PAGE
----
When we consider that God the Father sent his Son to live a life as a human being, he must have been suffering a little too, missing the usual normality of life in the Trinity, now it is time for the Son to go to be with the Father it is reunion time.  The Father would no doubt be happy about this, but what about the friends of the Son, how will they cope without him.

Well this father is organised, he will send the Advocate, the Holy Spirit, the Paraclete, to come alongside the disciples, the believers and make a home with them.  In normal circumstances for us mere mortals that might seem a little weird, why send in a surrogate when we could keep the real thing? But if we understand anything of the Triune God and God’s Trinitarian nature we might realise that if the Holy Spirit is present with us, making a home with us then the one in three and three in one means that the Father and the Son are here with us also.   They are dwelling with us here in this home as we wait to be taken to our heavenly home with them.

It’s a little bit like having a permanent connection to your mother or father with you at all times.  Not just an every now and then connection like on facebook or skype or on the phone when we can find the time, but having them connected 24/7, right there with you in everything you are doing, saying or being.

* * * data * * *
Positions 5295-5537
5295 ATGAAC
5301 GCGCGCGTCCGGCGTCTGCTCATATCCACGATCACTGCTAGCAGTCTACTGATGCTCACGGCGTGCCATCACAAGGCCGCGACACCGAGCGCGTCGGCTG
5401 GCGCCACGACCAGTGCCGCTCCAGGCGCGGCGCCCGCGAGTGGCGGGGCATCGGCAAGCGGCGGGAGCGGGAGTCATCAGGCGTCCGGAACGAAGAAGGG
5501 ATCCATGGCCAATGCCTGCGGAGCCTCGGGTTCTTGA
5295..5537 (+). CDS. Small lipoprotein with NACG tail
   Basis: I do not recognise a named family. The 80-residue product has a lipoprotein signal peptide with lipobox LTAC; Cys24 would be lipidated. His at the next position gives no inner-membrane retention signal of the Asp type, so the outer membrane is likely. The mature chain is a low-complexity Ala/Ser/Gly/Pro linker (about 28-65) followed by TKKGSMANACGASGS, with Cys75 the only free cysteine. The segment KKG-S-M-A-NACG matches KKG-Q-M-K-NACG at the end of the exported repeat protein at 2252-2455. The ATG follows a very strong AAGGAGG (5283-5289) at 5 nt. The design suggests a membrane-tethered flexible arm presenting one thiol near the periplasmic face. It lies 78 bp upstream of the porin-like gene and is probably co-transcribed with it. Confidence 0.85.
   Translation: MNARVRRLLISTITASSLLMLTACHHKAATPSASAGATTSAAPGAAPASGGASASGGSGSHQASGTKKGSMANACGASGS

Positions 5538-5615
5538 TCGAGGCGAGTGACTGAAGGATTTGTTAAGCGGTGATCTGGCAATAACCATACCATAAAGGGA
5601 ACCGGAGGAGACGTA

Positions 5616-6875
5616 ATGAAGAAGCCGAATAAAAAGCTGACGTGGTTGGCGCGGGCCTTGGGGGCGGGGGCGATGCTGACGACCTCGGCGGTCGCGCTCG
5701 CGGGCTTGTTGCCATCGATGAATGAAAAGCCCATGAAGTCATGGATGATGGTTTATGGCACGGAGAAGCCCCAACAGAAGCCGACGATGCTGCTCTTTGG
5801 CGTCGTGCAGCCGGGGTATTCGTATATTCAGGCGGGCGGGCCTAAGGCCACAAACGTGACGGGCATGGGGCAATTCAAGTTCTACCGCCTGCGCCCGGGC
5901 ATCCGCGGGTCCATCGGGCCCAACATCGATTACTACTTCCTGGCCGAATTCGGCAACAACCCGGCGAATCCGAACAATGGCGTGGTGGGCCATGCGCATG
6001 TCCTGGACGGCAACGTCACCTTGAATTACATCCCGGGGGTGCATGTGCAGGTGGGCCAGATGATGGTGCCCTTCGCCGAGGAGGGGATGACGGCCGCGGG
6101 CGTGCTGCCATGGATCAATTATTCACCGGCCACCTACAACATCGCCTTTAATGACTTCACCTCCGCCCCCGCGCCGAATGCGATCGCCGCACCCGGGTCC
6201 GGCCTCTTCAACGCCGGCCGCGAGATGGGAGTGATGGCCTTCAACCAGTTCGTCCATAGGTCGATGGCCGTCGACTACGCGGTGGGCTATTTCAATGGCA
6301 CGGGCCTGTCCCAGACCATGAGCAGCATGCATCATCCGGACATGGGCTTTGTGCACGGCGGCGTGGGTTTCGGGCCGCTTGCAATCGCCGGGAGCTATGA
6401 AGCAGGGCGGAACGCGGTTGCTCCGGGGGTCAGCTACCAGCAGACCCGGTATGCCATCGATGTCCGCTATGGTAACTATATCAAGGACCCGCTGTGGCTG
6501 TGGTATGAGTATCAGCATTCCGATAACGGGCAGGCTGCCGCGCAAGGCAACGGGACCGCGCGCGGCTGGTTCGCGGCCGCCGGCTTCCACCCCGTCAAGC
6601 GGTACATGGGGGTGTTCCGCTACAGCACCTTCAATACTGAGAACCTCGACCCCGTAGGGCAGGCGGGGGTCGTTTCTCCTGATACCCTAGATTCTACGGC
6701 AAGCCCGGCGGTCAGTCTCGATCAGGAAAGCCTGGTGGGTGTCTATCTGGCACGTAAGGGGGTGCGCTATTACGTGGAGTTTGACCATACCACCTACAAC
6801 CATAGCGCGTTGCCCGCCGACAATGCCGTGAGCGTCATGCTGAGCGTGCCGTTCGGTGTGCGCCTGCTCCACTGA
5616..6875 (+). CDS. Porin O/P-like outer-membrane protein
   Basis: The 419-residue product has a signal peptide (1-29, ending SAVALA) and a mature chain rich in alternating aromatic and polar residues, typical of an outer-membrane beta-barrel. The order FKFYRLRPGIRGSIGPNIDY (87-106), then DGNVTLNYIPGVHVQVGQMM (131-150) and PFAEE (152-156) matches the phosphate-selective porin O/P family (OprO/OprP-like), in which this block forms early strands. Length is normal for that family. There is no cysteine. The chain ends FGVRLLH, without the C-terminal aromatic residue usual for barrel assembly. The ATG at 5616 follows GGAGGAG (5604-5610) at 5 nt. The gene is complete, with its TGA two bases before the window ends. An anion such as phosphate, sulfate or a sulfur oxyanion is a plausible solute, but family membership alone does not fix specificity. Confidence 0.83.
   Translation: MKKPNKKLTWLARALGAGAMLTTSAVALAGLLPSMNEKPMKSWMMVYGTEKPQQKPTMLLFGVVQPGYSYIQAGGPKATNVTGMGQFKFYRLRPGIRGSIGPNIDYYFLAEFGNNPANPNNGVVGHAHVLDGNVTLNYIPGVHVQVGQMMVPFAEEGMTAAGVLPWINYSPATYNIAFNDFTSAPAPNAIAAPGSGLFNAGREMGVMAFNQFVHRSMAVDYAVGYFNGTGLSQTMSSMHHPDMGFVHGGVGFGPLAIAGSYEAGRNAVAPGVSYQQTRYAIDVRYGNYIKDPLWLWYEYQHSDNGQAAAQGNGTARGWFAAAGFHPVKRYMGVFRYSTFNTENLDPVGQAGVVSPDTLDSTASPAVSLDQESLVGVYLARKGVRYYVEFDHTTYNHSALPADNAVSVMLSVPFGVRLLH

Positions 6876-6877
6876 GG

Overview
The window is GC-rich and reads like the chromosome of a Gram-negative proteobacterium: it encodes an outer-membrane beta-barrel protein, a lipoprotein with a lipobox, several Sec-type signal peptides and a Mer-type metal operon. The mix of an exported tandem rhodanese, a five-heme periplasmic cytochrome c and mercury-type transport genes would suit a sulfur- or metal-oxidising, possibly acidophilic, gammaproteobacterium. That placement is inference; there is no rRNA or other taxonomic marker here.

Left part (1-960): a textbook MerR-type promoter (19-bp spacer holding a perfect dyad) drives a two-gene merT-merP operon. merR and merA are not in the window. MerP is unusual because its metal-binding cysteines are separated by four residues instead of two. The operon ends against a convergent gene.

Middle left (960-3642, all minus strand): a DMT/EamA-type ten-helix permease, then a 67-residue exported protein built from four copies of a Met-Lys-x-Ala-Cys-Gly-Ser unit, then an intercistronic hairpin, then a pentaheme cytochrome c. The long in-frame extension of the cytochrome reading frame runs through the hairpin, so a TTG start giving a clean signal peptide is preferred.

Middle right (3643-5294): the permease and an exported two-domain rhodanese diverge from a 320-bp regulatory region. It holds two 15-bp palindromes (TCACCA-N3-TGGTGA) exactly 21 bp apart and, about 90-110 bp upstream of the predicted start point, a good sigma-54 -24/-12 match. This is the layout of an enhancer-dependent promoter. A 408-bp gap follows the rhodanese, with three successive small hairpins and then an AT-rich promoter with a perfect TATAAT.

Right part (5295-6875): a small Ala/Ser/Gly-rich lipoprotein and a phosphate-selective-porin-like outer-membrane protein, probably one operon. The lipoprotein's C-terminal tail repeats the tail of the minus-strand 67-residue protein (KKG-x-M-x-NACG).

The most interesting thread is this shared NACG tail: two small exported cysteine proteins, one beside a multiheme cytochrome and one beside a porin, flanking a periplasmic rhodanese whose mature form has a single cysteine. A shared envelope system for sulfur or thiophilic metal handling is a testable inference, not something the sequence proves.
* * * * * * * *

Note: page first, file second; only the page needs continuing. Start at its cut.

We mightn’t even be aware of their presence, just like I don’t know when my mum is praying for me, but I know she does on a regular basis and especially when she thinks I might be writing a sermon.  I don’t have to know she is doing it, but sometimes she lets me know by sending me an SMS, what is important is that she is there being an advocate for me before our heavenly Father.  So too the Son Jesus and the Holy Spirit are praying for you as you go about your life.  Even though you might not be able to see them, hear them, smell them or taste them they are there.  How do we know that?  Because the promise was made by Jesus, and because we have read and heard the story of Pentecost, a story we will hear again in a fortnight as we celebrate the festival of Pentecost.

Our triune God has promised to come to us and make a home with us, not a building or a church, but a dwelling place, a living home as part of our household.  In the process Jesus told us not to be troubled, but to live in peace.  He went away for a short time, about three days, on that first Easter, and has been with us ever since, even though he ascended into heaven and sits at the right hand of the Father, he is still with us.  We may not feel that presence but know that he is there, rejoice in it, be at peace because of it, and keep this word close to your heart.

It was suggested to me this week to have someone else read the text aloud to enable me to hear it in the way it was meant to be used.  It was suggested that by hearing it read rather than reading it for myself it might speak to me in a different way.  Most weeks I read the Gospel reading for you to hear, many of you read along with me.  I wonder if you were to just listen rather than read along would you hear something new?

Let me read it again for you: John 14:23-29